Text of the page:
On April 22, 1935, a tourist from New York named Fred Hill waded through the crowd at the White House Easter Egg Roll, pointed his movie camera at the South Portico and captured seven seconds of history.
As Hill filmed, President Franklin D. Roosevelt, who had been disabled by polio 14 years before, emerged and — with the help of a cane and his bodyguard — walked unsteadily to wave to the crowd.
Walking was something Roosevelt did with great difficulty. He looked awkward and vulnerable, and he was rarely filmed doing so.
On Wednesday, the Franklin D. Roosevelt Presidential Library and Museum unveiled the newly acquired Hill footage, which it says offers a fresh, remarkably clear glimpse into one of the great secrets of FDR’s public life.
“When I saw [it] . . . I gasped,” Paul Sparrow, the director of the library in Hyde Park, N.Y., said last week.
“I had never seen this footage before, and we had a sense that no one had ever seen this footage before,” he said.
Sparrow said newsreel cameramen were warned against filming FDR while he was walking, lest his disability be shown. The president could walk only with heavy leg braces and assistance, and only for short distances.
And even then he walked with a stiff, unnatural gait.
“Mr. Hill . . . didn’t know the rules so he just” ran his camera, Sparrow said.
The film of Roosevelt continues for another 30 seconds as the president’s bodyguard, former New York City policeman Gus Gennerich, steps into the background.
The president, then 53, wears a double-breasted coat and pocket handkerchief. He strides into the sun, hooks the cane over the balcony railing and greets the crowd.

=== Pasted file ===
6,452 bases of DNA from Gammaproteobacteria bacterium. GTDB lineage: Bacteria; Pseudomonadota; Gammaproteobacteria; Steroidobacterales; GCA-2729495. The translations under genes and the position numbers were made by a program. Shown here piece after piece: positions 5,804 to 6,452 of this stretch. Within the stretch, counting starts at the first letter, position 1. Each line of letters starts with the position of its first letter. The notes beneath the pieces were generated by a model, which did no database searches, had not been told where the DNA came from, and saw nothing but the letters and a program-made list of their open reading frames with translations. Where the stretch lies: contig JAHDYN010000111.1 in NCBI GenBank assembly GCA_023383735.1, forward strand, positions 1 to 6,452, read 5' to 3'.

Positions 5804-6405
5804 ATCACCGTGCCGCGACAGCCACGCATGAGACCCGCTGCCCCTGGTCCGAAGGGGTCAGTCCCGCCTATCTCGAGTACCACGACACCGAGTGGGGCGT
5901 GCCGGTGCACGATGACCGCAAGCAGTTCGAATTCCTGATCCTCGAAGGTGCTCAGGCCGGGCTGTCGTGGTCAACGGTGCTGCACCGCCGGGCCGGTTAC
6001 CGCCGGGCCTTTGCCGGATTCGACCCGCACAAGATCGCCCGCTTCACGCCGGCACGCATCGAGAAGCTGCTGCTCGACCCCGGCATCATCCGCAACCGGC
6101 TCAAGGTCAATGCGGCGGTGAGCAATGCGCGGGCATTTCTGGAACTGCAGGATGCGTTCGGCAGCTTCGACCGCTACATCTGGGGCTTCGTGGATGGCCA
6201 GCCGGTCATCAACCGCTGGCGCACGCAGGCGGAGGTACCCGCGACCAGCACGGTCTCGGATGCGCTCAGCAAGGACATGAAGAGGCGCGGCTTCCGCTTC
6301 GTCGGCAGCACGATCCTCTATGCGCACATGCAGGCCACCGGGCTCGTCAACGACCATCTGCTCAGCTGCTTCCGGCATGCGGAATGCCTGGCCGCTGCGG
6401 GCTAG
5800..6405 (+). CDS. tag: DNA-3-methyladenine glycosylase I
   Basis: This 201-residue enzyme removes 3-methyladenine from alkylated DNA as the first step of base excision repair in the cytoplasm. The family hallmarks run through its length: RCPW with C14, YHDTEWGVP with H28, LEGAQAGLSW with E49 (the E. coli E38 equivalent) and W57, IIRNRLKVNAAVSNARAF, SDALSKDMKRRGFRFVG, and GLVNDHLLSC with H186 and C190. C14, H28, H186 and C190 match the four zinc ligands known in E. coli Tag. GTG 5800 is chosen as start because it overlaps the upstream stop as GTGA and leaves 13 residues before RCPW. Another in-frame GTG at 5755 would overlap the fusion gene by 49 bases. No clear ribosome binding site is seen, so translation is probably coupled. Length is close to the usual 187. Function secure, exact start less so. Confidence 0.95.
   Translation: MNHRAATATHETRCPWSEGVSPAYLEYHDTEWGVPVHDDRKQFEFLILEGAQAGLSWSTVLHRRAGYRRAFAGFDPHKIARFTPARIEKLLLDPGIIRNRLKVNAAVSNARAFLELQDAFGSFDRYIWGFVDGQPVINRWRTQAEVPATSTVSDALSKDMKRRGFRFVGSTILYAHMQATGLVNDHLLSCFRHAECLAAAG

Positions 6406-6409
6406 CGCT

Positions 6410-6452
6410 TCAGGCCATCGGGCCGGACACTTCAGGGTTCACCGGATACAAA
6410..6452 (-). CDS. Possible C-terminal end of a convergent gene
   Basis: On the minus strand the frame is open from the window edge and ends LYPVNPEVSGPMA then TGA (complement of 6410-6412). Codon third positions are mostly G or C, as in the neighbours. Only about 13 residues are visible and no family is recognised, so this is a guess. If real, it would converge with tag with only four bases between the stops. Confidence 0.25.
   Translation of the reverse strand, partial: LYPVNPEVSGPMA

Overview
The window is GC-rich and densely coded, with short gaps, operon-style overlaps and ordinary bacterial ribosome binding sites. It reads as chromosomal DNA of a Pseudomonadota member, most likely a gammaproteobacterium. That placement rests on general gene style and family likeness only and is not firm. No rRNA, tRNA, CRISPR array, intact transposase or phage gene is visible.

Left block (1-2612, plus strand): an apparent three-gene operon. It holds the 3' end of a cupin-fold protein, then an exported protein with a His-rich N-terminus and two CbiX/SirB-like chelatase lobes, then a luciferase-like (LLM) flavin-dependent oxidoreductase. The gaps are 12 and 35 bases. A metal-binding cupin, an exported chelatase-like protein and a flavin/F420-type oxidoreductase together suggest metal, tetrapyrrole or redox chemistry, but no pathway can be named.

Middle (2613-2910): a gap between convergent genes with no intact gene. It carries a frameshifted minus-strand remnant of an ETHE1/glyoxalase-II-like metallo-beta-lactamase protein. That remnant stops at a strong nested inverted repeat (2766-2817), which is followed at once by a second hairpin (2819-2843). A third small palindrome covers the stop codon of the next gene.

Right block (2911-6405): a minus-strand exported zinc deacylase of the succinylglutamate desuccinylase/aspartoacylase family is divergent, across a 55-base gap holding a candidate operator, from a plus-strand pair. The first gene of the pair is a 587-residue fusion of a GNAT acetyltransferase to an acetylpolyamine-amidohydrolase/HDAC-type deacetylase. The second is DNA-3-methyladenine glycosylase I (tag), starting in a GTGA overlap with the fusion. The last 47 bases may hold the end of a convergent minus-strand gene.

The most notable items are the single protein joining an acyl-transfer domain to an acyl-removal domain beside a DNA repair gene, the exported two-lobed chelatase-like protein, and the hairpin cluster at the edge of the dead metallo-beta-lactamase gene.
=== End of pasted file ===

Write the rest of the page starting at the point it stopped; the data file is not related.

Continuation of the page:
He smiles and waves, always keeping one hand on the railing. First lady Eleanor Roosevelt stands beside him, along with two of her nieces, Diane Roosevelt, 8, and Amy Roosevelt, 6, according to Roosevelt biographer Geoffrey C. Ward.
With a final wave, Roosevelt slips the cane off the railing with his right hand. Gennerich reappears at his left side, and the group walks back across the portico.
“I was dazzled,” Ward said of the new footage. “It’s by far the clearest image I’ve ever seen of something that’s obsessed me for 20 years.”
The silent 16mm film, in black and white, was donated to the library, which is a part of the National Archives, in December by Richard Hill. He is a lawyer in Reno, Nev., and Fred Hill’s grandson.
The film was digitized for the library at a private laboratory in Rockville, Md.
Richard Hill said his grandfather was the bookkeeper for the family business — Hill and Sons, in Brooklyn, which had been founded as a horse wholesaler in New York — and later got into real estate in Nevada.
The family wound up running a dude ranch in Reno, where his grandfather made dozens of home movies. He said he discovered the Roosevelt clip in the 1980s by accident when a local TV station was seeking historical footage of old Reno.
Hill, 66, said in a telephone interview that he had offered the clip to the library in the 1980s, but he lost interest and didn’t follow up. He said he made the donation last year because he is getting older and it seemed like the right time.
“I’ve kind of jealously guarded this stuff,” he said. Now, it “needs to go where it belongs . . . It’s an important part of history that almost got away.”
Roosevelt was a rising figure in Democratic Party politics in 1921. He was 39 and had been assistant secretary of the Navy and a candidate for vice president.
But that summer he was stricken with polio and lost most of the use of his legs.
His courageous recovery, and efforts to conceal the extent of his disability, are rich chapters in American history.
He mostly used a wheelchair to get around, although he often had to be carried by aides and sometimes crawled from one room to another on the floor, according to biographer Ward, who also was stricken with polio.
Roosevelt fought to be able to walk.